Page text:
I’m sorry if these ramblings make no sense. Each sentence is struggling to get out amidst the sludge that is my brain… I keep saying sludge and I usually hate to repeat myself, which should give some indication of the lack of brain I have right now…

So, while I tread water in this sea of sludgy panic, I hope that you can forgive me when I’m not around and hope that you won’t think less of me for my weakness… And I hope you can trust me when I say that I’m fighting like hell to get back to you all…

Health Information Week

As a Staffordshire library assistant I’m very aware of the various campaigns run throughout the year to provide services for the public; your local library can provide a wealth of information and services for all walks of life from Baby Bounce and Rhyme sessions to access to Ancestry and Genealogy websites and training in the use of computers.

The beginning of July sees Health Information week, which the NHS explains as:

“Health Information Week is a multi-sector campaign to promote the good quality health resources that are available to the public. This campaign aims to encourage partnership working across sectors and benefit all staff and the public by raising awareness of the resources that are available to them.”

http://kfh.libraryservices.nhs.uk/patient-and-public-information/health-information-week/

But basically it’s about promoting good health practice and communication so that you know who to contact and who/how to get in touch.

Here in Staffordshire for example, this includes stalls and displays on a wide variety of health themes from Mental health and the availability of books on prescription* through to arthritis support and blood pressure testing, the  NHS site suggests that Health information week should help promote the following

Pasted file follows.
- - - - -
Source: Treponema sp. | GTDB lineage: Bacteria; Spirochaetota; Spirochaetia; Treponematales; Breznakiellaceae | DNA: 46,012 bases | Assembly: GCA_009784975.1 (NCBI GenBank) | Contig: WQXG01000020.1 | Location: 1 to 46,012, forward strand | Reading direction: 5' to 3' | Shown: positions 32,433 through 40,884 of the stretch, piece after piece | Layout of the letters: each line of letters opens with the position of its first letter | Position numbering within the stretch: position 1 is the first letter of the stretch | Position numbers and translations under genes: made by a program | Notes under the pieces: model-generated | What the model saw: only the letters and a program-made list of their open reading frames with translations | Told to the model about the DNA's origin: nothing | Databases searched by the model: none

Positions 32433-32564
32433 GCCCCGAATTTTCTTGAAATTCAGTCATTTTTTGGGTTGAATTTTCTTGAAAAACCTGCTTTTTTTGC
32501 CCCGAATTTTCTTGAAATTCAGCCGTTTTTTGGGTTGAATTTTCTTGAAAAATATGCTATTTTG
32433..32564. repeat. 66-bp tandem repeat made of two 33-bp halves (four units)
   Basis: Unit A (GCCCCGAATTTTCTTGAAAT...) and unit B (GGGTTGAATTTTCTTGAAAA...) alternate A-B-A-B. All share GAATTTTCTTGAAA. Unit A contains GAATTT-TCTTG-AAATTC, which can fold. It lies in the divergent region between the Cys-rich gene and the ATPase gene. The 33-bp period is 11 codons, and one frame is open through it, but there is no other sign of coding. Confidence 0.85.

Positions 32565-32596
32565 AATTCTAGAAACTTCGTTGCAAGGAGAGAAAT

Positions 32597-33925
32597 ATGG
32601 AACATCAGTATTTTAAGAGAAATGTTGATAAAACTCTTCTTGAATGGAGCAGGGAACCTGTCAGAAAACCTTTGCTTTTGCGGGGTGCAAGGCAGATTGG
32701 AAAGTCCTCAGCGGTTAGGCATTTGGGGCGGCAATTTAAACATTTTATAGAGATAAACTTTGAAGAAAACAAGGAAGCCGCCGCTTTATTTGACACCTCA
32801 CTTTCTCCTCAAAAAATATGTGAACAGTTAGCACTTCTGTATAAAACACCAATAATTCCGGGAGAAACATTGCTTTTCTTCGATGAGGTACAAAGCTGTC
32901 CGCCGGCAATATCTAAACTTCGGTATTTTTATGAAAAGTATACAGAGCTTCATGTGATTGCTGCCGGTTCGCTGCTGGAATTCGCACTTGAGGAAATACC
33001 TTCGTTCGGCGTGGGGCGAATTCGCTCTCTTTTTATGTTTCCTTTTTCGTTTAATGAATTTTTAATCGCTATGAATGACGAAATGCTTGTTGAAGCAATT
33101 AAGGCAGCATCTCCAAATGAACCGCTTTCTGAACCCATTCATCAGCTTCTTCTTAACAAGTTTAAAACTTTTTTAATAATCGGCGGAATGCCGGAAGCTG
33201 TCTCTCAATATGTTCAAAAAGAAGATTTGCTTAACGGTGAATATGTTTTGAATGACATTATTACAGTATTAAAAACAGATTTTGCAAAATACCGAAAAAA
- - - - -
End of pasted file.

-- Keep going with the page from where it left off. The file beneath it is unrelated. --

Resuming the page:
Reduce the number of people who smoke
•Reduce obesity / increase exercise
•Support sensible drinking
•Improve sexual health
•Improve mental health and wellbeing
•Tackle health inequalities

Throughout the UK libraries will be running similar projects so it’s always worth popping in and having a word if you do need information.

*https://www.staffordshire.gov.uk/leisure/librariesnew/whatsavailable/Reading/Reading-for-Health/Reading-for-Health.aspx

Carl Johnson – District Disabilities Liaison for Mid-West & Wales.

National Arthritis Week with Catherine

Catherine Manning, our Disabilities Liaison for London, talks about National Arthritis Week.

If you weren’t aware this week is National Arthritis Week. I’ve had arthritis since I was 12 years old. I have 3 forms of arthritis and a number of other conditions thrown into the mix just to make life a little more interesting and challenging.

Arthritis is not just an old persons disease. It affects any age at any time. If I had £1 for every time someone has said “oh you’re very young to have that ” I’d be a rich woman. Another misconception is that it only affects joints. Rheumatoid Arthritis can and does affect joints, lungs, lining of the heart,connective tissue, eyes . I have RA in all joints and nodules in my lungs caused by inflammation.

Living with arthritis affects every part of my life from waking to going to sleep at night. It causes pain, swollen joints, extreme fatigue then you add the side effects of the medication into the mix…..nausea, sickness, thinning bones, weight gain. We take medication to counteract the side effects of the medication!

My life is made up of countless hospital appointments, physio and blood tests. My hubby helps with my day to day care. ….washing, dressing, cooking, cleaning. He’s an amazing gentleman but our relationship changes when he became my Carer instead of my lover. I know he’s worried and frustrated too and there’s not enough support for carers out there. Our wedding vows “in sickness and in health” are so true.

The hardest thing is to watch my 8 year old struggling and be in pain. He’s going through tests as it’s strongly suspected that he has Juvenile Arthritis. I can relate to everything he is feeling from worry to frustration to anger.